Friday, 4 May 2012

Mervyn plays the blame game

Mr. King, Governor of the Bank of England, produced a rather self serving speech on the Today programme. Like a true politician, Mr King used the opportunity to evade responsibility for the crisis, largely by pointing the finger of blame at others.

He should have spared himself the bother. The facts speak clearly and unambiguously about his role in the recent economy history of this country. During the early years of his tenure as governor, the Bank of England kept interest rates dangerously low. This lax policy stance fuelled a credit boom that financed the housing bubble. The Bank of England had an opportunity to kill the bubble in 2005. Instead of holding fast to a high interest rate policy, the Bank of England cut rates and reinvigorated house price inflation. The rest of the story you know.....

The Bank of England lost responsibility for bank supervision in 1997 when new Labour came to office. Therefore, Mr King can rightly argue that he was not responsible for the lax oversight of the financial sector. Perhaps, he could have done more to articulate his concerns about the unsustainable growth of credit. Nevertheless, he is not top of the list of guilty men who facilitated the catastrophic failure of banks like RBS, Northern Rock, and Lloyds.

On inflation, he carries a heavy responsibility. Since 2006, the Bank of England has missed its inflation target more or less consistently. Since the crisis began, the UK suffered from the highest inflation rate of any advanced economy. This is a direct result of policy mistakes such as reducing interest rates to absurdly low levels, as well as the disastrous decision to introduce quantitative easing.

His responsibility for the appalling fiscal policies of the last five years is more indirect. Without quantitative easing the government could not have run up such large deficits. Mr King was an enabler.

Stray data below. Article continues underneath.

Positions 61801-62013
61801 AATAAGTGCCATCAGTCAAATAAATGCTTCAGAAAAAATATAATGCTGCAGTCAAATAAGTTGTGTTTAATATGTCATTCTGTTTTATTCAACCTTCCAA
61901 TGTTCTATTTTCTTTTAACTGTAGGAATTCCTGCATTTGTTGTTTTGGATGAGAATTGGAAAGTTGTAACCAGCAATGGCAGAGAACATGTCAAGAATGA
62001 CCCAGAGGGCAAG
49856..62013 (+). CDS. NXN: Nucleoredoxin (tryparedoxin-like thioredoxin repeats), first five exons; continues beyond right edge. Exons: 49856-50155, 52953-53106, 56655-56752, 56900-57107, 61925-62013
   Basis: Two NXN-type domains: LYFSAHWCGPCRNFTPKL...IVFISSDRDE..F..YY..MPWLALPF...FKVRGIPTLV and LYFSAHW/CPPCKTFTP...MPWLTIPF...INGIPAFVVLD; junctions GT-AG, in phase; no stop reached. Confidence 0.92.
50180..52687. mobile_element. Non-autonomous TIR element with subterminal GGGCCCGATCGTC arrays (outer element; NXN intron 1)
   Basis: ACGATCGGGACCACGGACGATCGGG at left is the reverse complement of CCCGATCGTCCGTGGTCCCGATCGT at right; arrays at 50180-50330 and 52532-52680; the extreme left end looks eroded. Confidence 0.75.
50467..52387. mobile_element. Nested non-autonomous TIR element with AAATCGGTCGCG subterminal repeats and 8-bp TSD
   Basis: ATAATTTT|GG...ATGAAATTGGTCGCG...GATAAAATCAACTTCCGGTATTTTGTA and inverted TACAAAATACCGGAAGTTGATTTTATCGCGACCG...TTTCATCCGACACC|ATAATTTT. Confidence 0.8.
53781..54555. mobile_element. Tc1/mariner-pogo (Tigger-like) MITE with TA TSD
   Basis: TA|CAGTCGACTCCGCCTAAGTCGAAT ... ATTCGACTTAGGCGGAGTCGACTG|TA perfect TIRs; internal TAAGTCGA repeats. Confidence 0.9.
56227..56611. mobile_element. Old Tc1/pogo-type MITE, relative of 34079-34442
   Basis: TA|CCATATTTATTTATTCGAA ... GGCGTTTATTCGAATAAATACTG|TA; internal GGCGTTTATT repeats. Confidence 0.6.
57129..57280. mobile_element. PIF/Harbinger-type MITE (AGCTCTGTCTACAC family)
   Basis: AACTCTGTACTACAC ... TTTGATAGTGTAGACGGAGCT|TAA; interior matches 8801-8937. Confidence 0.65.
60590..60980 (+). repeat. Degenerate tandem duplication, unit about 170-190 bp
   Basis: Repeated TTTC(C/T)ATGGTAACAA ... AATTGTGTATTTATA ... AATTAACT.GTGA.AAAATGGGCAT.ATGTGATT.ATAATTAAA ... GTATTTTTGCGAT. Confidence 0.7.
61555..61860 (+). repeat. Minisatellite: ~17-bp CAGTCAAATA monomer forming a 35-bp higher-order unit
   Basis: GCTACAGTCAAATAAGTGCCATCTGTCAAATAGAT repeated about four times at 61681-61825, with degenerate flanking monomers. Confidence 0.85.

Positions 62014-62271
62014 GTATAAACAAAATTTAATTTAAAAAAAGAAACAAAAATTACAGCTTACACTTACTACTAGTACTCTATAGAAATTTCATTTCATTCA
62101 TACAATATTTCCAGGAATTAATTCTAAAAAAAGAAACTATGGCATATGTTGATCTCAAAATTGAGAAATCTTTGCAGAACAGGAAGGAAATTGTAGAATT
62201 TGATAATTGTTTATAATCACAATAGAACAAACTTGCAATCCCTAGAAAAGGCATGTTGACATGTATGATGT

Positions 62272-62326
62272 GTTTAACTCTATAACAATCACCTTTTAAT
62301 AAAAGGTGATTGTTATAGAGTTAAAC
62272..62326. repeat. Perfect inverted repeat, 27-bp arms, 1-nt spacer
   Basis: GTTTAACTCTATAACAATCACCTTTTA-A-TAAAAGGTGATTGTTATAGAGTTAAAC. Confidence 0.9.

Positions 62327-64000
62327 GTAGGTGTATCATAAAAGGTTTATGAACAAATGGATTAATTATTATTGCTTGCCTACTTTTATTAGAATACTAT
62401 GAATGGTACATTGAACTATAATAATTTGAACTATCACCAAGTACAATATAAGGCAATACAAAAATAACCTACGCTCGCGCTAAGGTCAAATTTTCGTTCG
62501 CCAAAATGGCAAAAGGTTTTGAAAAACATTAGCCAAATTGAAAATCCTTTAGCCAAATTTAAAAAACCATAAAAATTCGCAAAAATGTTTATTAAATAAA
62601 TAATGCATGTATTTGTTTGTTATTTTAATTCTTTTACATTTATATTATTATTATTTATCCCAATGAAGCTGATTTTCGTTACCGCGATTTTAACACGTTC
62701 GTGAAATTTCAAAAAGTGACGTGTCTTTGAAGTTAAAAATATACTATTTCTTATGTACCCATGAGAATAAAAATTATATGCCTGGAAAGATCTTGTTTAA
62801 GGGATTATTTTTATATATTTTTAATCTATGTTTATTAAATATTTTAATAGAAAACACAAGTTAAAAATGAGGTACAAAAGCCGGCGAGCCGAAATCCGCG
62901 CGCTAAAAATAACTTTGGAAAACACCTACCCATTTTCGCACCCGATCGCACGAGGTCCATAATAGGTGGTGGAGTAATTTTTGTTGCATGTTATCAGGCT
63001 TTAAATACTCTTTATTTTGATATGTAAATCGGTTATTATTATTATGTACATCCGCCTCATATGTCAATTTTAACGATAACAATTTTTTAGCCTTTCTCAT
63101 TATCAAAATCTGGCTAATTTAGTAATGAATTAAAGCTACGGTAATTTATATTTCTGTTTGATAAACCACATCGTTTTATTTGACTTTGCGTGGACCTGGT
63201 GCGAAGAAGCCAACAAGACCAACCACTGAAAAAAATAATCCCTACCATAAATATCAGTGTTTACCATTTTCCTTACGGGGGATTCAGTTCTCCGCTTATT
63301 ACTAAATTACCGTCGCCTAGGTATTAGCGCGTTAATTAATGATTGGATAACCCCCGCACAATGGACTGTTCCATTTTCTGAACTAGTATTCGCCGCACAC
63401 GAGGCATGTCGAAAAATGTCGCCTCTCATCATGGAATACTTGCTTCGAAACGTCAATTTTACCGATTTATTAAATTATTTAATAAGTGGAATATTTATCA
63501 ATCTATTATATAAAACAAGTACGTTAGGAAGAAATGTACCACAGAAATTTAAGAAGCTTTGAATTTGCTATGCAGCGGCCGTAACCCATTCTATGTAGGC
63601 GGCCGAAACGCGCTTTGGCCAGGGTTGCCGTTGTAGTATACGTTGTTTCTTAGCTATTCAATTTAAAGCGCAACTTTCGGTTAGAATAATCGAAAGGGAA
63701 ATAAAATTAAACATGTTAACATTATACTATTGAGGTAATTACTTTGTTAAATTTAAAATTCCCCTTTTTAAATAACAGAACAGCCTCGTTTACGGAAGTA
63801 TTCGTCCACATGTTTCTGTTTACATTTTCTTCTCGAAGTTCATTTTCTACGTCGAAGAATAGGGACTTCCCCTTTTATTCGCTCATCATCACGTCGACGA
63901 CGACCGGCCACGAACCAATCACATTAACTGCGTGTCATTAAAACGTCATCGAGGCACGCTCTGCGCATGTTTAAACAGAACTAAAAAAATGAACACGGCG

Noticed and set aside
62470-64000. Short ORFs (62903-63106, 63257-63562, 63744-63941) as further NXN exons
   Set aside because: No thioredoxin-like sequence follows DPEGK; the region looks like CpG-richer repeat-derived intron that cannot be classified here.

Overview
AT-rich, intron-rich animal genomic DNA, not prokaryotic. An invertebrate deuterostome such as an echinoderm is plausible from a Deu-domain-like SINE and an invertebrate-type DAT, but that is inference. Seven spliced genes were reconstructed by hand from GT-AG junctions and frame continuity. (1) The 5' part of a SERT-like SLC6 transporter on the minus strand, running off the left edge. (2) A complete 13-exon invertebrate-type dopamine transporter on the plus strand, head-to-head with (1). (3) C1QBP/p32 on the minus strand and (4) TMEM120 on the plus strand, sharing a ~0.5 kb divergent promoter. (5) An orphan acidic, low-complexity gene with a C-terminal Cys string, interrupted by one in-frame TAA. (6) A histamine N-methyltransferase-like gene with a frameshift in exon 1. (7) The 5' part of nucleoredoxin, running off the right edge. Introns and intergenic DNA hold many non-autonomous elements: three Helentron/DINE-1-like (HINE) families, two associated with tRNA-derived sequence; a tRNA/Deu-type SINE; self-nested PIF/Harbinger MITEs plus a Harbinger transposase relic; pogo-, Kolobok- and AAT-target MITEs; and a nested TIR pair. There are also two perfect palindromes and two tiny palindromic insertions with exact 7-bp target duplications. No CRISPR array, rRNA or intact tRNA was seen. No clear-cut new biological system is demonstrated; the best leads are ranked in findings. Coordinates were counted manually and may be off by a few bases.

Economic historians will judge Mr King very harshly. Under his watch, the country ran up the largest asset bubble in its history. This inevitably led to the worst financial crisis in 100 years. The policy response was ill judged, often exacerbating rather than mitigating the effects of the crisis. GDP fell sharply and the recovery never materialised. It is a grim record, highlighting consistently poor judgement and bad decision-making.

His retirement cannot come a moment too soon.


livescore said...
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Jim said...

I think you have matter one jot if he had shouted it from the rooftops. He would have been cut down by the vested interests in keeping the party going with a full swing. Can you imagine the media campaign (orchestrated by inhabitants of No 10 and 11 Downing Street) against an unelected official who was trying to slow the economy down? We had eliminated boom and bust remember? Anyone who stuck their head above the parapet would have had it shot off in rapid time.

When crowds go mad there is nothing one man or even a few men can do to sway them. The entire country had decided that houses only went up in value, forever, and were borrowing and spending on that assumption. No-one wanted to hear that it was nonsense, and anyone saying so would lose their public prestige, and maybe their job - remember Tony Dye: